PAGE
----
| Ecological Descriptors
Adults: Body laterally compressed, oval in shape, with relatively long dorsal and anal fins and a crescent tail. Body bluish gray to dark brown, and pale or darken dramatically (Dark Phase). Body with 10 to 12 body bars, (Ocean Surgeonfish, A. bahianus never has bars) although they may be faint or even appear absent. Several markings radiate from the eye. Dorsal, anal and tail fins often with blue or white borders. Base of pectoral fin dark (cf. Ocean Surgeonfish which is clear), this is the only visual way to distinguish from Ocean Surgeonfish when it is not displaying bars.Base of tail with a dark sharp spine (like a surgeon's scalpel), sometimes with a white/ blue highlight behind the spine. Sometimes pale band on caudal peduncle. Pectoral fins often with dark leading edge.
Inhabits shallow reefs or rocky areas, down to 25 m. Often in loose aggregations. Mainly diurnal.It grazes on many species of benthic algae, occasionally on seagrass. It also feeds on the film of algae on the surface of sand undisturbed by surge and also act as cleaners on fish and turtles.
The sharp spines at both sides of the base tail are used as defensive weapons by slashing their tails from side to side. When not in use, they are folded backwards against the body. In most locations fish settle inshore, grow to near full size and then, when 2 to 6 years old, relocate permanently to outer reefs.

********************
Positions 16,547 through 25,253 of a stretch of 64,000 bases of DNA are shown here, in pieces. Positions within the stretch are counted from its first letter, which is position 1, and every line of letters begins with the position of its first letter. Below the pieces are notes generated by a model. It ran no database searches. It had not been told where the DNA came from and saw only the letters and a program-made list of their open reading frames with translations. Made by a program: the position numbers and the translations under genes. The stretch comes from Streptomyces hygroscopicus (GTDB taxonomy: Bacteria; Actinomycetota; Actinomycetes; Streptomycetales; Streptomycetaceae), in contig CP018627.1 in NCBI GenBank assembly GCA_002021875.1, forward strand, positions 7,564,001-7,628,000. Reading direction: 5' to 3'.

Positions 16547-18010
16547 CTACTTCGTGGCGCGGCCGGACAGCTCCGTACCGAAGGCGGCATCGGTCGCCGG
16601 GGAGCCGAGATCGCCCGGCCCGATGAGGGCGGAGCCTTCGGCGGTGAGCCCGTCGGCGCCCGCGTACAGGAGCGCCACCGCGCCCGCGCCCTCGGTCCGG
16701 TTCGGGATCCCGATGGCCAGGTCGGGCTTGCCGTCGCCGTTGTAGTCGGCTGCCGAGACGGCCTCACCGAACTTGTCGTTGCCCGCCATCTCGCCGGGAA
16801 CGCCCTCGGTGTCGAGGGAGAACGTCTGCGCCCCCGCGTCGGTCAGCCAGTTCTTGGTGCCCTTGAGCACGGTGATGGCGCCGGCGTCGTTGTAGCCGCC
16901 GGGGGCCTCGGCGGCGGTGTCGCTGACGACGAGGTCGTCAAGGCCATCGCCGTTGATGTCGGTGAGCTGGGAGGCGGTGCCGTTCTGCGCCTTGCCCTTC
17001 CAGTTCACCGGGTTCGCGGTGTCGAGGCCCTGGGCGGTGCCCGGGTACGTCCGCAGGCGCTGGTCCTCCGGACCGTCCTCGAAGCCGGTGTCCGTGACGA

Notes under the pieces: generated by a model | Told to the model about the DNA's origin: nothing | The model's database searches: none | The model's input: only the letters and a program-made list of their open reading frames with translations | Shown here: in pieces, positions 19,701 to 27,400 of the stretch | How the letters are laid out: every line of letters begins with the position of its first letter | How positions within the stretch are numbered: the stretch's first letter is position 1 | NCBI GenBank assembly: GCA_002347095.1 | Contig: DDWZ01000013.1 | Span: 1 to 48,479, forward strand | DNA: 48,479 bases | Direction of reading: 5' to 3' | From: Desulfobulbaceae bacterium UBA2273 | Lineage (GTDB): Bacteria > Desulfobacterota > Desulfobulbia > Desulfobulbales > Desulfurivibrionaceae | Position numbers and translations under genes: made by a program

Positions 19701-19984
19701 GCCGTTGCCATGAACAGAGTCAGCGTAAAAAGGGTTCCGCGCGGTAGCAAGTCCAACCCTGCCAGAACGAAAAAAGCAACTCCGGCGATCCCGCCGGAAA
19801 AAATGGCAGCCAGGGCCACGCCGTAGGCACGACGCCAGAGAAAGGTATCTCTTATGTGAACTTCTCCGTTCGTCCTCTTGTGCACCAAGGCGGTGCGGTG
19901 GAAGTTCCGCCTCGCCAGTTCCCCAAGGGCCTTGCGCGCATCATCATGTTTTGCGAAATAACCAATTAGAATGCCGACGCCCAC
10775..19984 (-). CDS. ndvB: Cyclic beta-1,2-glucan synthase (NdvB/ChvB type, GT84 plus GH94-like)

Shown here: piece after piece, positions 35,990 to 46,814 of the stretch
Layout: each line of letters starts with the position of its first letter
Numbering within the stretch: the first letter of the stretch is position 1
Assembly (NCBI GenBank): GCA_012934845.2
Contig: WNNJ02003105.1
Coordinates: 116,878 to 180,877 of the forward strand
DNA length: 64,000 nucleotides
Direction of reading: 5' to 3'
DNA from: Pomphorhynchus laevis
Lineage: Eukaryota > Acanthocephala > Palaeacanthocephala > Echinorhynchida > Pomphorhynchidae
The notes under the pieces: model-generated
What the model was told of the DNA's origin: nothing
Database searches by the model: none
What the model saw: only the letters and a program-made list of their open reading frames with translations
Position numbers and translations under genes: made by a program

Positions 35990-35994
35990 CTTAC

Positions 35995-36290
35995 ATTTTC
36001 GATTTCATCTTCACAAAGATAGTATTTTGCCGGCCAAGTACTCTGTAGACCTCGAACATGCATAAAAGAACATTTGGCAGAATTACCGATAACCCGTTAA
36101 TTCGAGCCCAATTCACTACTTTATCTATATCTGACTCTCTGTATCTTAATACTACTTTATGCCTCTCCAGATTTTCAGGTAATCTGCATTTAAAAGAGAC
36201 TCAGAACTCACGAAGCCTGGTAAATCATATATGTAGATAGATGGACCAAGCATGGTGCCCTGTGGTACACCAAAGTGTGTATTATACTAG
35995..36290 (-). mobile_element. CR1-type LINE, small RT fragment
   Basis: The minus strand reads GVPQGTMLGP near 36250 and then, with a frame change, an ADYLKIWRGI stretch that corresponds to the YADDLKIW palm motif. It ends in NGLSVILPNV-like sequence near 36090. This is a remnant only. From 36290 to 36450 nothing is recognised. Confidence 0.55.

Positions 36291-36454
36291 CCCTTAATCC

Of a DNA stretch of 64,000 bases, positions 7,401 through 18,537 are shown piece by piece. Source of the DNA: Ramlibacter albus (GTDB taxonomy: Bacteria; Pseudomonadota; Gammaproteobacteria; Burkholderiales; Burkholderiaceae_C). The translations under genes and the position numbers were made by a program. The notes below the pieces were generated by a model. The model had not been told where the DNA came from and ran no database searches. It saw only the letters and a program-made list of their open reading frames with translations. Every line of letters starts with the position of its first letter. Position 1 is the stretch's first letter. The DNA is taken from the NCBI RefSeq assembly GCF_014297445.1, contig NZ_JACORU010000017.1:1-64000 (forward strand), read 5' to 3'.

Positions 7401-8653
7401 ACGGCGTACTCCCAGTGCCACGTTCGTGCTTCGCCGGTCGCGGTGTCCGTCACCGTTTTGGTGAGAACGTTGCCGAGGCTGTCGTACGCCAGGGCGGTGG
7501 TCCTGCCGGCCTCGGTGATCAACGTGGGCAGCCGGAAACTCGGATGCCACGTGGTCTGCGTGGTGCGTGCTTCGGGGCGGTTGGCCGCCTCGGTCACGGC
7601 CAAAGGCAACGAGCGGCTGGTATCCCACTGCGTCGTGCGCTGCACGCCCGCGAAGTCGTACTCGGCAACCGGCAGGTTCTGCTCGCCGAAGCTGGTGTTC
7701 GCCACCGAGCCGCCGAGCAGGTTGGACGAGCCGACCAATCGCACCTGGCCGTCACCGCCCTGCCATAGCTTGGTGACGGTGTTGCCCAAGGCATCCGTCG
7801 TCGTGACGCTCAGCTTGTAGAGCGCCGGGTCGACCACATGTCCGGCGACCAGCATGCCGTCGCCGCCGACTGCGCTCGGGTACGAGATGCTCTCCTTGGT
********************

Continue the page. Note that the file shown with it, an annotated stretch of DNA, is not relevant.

Spawning occurs in the open ocean, typically around the evening time of the lunar cycle leaving behind fertilized eggs. At this time, the sea current is strongest and the tidal ranges are the largest. These groups consists of one male to one or more females.
Fertilization is external. Multiple eggs are laid, each consisting of an oil droplet enabling them to float, thus making them pelagic. Egg diameter <1mm, hatching within 24 hours into larvae which grow into the acronurus stage (a special stage found in tangs and surgeonfish ). They are commonly found close to the shore. No parental care.
Terminal size is reached at around age 4, and most of the growth occurred within the first 10% of the lifespan, and approximately 85% of full size is attained within the first year.
(C) Robertson & Van Tassell
(C) Ross Robertson
Doctorfish Dark Phase